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sunk, the process takes time, and every lot of drift sunk sortu
crease the pressure on the other parts of the dike, and as an
the dike would sometimes break during this process. Only
however, the raft soon silted up and not only acted as a pro-
to the dike, but as an effectual closing of the chute.

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This is responsible for more failures than any other one The protection first used was a narrow mat placed in front : dike after its construction. These mats were of insufficient : even if properly placed, to protect the piles against long contin erosion, as they would be undermined along the outer ride finally slide down and away from the piles. Great care was to so sink these mats that they should lie snug against the to the dike, but this could not always be accomplished, and then have been in some cases several feet of bare bottom between the and the piles. At first no provision against scour between t ing was made, but later a form of grillage mat was woven and between the rows composing the dike. As already stated, it necessary, in order to insure proper sinking, to leave liberal y around the piles or clusters and these openings invited at Then, again, in strong currents piles or clusters could not al be driven in a perpendicular position, but would spread outs even when good sized openings were left in the mat, opening on the water surface appeared to be amply large, the mats not lie flat on the bottom by reason of binding against the near the bottom, and instead of preventing scour, the grillar times increased it. Again, where drift had accumulated in : of the dike, the mats could not be given that extension upstrea necessary to insure lapping over the previously sunk foot! Neither could mats constructed as these were be given sufficient tension downstream to protect against erosion from the overi It was found that erosion is more active just in rear of the d. than in front, especially if much of a head be formed. Wh thick mass of drift is collected in front of a dike, the current deflected downward, and unless the base and rear are well y: tected damage to the structure at some place is inevitable, and wt the dike is once gapped, be the gap ever so small, destruction go on rapidly from both ends of the gap. At some dikes the cumulated drift had a thickness in the immediate front of 18 ! Such a thick and dense raft would cause a strong downward der


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akes time, and every la

on the other parts of the netimes break during this


on silted

and not

and this increment to the scour would soon reduce penetration n, such an extent that the piles would give way. Fifty feet beyond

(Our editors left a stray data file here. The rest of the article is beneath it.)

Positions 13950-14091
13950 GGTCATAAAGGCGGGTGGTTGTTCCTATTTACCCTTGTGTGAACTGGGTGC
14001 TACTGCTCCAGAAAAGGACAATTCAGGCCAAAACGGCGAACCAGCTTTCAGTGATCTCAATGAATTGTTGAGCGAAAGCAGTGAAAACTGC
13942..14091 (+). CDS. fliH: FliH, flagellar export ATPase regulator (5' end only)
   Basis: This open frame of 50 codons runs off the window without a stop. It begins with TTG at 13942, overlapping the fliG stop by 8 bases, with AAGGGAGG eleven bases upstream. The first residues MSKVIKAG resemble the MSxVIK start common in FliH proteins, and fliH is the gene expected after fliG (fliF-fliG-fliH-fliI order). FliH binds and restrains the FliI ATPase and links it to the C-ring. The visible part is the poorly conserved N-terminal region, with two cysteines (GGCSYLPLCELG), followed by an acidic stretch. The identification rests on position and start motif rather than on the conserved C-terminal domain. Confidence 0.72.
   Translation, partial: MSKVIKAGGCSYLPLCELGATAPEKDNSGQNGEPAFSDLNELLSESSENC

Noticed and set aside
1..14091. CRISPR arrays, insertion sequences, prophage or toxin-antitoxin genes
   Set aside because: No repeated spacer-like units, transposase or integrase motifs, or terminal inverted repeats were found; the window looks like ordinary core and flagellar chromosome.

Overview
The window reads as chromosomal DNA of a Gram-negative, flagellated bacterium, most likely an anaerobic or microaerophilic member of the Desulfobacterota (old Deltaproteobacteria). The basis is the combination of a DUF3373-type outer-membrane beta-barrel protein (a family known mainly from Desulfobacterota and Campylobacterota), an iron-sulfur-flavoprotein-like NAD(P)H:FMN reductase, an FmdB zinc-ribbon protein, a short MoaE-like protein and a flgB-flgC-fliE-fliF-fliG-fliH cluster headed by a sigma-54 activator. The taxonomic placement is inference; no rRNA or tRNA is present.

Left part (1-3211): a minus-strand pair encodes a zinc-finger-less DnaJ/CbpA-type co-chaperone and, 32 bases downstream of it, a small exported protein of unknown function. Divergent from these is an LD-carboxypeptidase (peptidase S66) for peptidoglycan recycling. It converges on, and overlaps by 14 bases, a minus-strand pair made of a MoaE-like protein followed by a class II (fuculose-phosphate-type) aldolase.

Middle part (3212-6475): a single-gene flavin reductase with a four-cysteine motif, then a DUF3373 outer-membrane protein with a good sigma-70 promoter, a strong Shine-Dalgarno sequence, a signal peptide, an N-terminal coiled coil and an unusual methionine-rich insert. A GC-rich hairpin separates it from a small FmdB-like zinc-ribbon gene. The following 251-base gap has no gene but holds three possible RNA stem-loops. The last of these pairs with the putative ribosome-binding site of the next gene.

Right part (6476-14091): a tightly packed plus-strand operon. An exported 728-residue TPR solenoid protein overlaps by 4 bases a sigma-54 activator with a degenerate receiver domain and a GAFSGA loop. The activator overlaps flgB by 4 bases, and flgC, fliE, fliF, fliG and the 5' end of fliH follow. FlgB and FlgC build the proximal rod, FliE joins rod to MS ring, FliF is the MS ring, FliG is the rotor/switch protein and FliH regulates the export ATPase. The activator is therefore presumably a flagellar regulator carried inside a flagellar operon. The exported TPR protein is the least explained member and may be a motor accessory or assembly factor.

dike the water usually shoals rapidly, indicating that the en1 effectual closing of ter of the work and that an apron extending about that distance in

of the current had been expended at or in the immediate vicinзу ar would protect against erosion. In Bullerton Cross Dike No. 2. id the repairs to Bullerton No. 1, where wide mats were laid be

re pile driving, and each dike had a good apron extending beyond ord was a narrow me te par row, no scouring out of piles took place, although thick tion. These mats Wer ift rafts formed in their front.


for more failures than

to protect the piles sze: be undermined alone


s and these openings

away from the piles. in It was hoped when this dike work was begun that the dike would at they should lie sake quickly silted up and that once covered by silt they would be ot always be accompi, apt always wet and, therefore, be preserved from rotting, at least everal feet of hare better a considerable time. Both of these expectations were doomed

provision against se, » disappointment. The dikes did not rapidly silt up, the fills being form of grillage mat x-reater above and below the dikes than at them, and even when ng the dike. As alm-ilted up the decay above the low-water line was not prevented. e proper sinking, te la short life of the timber used for piling was subsequently in part

liminated by the substitution of cypress for the willow and cottonrents piles or clusten, vood previously used. Preference had been given to willow and - position, but would , ottonwood on account of the plentiful supply of these timbers adgs were left in the mat

acent to the works and their consequent cheapness, but when it --d to be amply lare, was found that the life of such piling was not sufficiently long to reason of binding agai